Arise Sir Percival, go forth and conquer

Percy Montgomery almost sounds like he should have been sitting with King Arthur and his knights but instead the evergreen South African fullback will be chasing his own Holy Grail of the Rugby World Cup.

The 33-year-old admits he is in the twilight of his career and has an added urgency after he missed out on the 2003 World Cup because of an out of character loss of temper which saw him push a linesman to the ground while playing for Welsh side Newport.

That saw him banned for two years—18 months of which were suspended—but it could have been a blessing in disguise as he missed the debacle of the 2003 finals where the 1995 world champions arrived already a laughing stock under coach Rudolph Straeuli.

Stories of their preparations included a boot camp and subsequent under-par performances during the World Cup which saw them go out in the last eight.

However, the dashing golden-maned Montgomery—the national side’s record points scorer with 797 and if selected for Friday’s match with England will join Joost van der Westhuizen as the leading cap winner with 89—refuses to enter into the pros and cons of that campaign.

“I wasn’t part of it so there is no need for me to comment,” said Montgomery, who opened this campaign in fine style scoring 29 points in the 59-7 defeat of Samoa last Sunday.

“As for the ban well I guess it was good to have a break! It was a blessing in disguise as it gave me plenty of time to prepare for the next season.

“However I accept there was no excuse for what I did and you have to apply the laws to the game.

“We are responsible for promoting the game and I patently did not do that and I accept my responsibility in the affair and am glad to have had another chance.”

For the fullback blessed with Hollywood leading man looks he is remarkably humble and understated but says the spirit in the camp is the best he has known it since he made his debut 10 years ago.

Although he was part of the South African team that defeated England in the 1999 quarterfinals at the same ground, the Stade de France, he contrasts the spirit then as being less together than now.

“1999 was a long time ago and the spirit is vastly different. We have for the most part all been together since 2004 and we have built up friendships which has strengthened the squad,” said Montgomery.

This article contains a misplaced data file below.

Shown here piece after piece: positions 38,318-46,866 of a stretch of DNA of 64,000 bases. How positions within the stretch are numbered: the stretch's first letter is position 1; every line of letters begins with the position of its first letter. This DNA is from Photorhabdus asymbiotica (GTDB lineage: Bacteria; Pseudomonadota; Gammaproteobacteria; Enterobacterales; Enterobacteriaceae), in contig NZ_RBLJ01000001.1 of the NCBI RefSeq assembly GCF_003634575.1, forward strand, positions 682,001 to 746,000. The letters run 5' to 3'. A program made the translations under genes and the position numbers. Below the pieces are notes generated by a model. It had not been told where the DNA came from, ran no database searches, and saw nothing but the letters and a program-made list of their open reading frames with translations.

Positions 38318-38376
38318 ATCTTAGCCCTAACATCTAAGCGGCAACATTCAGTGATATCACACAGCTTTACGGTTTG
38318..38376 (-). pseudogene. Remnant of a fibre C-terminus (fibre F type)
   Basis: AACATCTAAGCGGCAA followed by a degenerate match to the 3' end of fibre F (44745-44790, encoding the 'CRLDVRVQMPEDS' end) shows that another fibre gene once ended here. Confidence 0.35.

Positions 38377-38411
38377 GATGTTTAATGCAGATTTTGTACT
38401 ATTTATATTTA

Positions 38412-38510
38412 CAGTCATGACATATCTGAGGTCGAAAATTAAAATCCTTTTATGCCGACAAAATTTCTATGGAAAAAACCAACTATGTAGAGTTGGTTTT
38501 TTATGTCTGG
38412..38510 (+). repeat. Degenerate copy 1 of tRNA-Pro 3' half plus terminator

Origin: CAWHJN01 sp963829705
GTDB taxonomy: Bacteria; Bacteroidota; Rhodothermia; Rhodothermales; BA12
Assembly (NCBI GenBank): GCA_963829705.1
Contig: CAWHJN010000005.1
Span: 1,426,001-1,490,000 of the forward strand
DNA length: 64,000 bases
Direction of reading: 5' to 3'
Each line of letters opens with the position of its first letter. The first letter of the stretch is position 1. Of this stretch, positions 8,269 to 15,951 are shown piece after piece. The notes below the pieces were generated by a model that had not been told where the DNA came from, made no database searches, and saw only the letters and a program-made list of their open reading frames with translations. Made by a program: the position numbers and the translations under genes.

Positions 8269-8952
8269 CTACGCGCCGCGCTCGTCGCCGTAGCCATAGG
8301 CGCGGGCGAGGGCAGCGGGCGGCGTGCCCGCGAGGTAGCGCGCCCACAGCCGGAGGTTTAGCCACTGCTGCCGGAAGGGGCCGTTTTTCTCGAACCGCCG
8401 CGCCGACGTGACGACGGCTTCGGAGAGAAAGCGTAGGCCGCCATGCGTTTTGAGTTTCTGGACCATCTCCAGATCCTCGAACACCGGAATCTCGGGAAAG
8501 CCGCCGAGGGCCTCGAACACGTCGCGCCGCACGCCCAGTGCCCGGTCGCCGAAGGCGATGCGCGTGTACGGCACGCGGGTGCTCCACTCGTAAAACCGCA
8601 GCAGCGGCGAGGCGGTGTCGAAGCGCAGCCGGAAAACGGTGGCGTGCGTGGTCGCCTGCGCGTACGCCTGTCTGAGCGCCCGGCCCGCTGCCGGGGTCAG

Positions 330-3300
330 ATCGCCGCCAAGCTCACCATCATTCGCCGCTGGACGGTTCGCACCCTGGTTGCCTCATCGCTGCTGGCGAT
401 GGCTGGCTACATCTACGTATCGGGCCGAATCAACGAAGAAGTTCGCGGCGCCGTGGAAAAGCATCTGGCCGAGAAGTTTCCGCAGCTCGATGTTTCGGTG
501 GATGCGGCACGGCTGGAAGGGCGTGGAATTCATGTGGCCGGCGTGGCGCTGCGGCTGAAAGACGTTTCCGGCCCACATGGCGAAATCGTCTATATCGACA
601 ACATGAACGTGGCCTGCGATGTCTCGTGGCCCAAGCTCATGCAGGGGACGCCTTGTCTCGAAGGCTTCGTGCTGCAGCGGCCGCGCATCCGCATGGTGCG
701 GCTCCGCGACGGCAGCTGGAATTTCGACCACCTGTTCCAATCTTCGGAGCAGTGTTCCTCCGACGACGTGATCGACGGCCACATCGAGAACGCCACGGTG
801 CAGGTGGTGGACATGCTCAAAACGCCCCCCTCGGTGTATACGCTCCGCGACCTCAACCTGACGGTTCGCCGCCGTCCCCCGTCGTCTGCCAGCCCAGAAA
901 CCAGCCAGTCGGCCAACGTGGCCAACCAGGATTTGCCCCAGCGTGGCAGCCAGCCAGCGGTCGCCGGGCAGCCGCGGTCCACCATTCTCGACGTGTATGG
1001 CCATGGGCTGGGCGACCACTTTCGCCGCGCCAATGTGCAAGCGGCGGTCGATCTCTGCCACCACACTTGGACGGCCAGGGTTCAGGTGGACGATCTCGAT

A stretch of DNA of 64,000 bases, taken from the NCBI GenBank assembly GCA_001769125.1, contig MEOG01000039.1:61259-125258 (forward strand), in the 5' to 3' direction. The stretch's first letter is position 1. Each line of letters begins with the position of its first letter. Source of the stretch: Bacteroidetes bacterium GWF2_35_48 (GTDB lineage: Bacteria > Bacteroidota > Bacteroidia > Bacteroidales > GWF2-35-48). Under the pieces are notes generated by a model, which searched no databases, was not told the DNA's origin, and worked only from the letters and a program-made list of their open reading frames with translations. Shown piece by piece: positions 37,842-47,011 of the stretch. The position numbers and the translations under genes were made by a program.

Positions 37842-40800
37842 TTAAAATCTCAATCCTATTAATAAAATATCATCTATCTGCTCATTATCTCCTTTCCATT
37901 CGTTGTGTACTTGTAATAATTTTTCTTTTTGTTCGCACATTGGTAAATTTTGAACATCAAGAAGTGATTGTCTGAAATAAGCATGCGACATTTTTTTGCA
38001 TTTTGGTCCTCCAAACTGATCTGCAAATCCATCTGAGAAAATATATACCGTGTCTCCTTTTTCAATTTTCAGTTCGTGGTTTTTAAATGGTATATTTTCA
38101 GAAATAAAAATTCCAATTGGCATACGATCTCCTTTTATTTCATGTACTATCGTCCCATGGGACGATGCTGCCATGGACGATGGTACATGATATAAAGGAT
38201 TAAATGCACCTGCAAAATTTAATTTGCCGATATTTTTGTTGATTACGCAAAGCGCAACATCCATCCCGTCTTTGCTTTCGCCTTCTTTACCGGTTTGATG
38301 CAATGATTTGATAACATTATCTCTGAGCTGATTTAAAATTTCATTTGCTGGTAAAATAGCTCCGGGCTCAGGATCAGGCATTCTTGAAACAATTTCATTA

“We are some of us in the twilight of our careers and we are looking to go out on a high note.”

The former Western Province star, who proved inspirational as the Sharks made the Super 14 final in the last campaign only to lose to the Bulls, was typically humble about equalling Van der Westhuizen’s record.

“To get on the field is a great achievement and of course it will be a great honour to share the record for the Springboks. It will also be thanks to Jake [White] as it was he who encouraged me to return to South Africa from Wales,” said Montgomery.

Montgomery, who shares the first name Colin with the golfer Montgomerie, puts his longevity down to one thing.

“My wife keeps me young!” grinned the father of two, a girl and a boy.

As for his future after the World Cup, “Monty” is very much looking forward to his new life with French side Perpignan.

“I haven’t had much time to think about it with the World Cup and all that but my family are really excited.
We have lived in the UK in Wales and made a lot of friends there and still go back there a lot.

“I like the French culture and the people so it should be fun.”

First, though, Monty will endeavour to make it a golden twilight to his glittering career. ‒ Sapa-AFP

Pirate Irwin

Pirate Irwin

Pirate Irwin is a journalist with Agence France Presse , who has been based in Paris for 16 years having initially arrived for just a six month summer stay. Born in Ireland in 1965 and educated at Eton and Institute for Foreign Students in Tours after missing out on University by a large margin. His first name is a gift from his grandfather inspired by Radio Caroline but not appreciated by a Roman Catholic priest at christening.  Read more from Pirate Irwin

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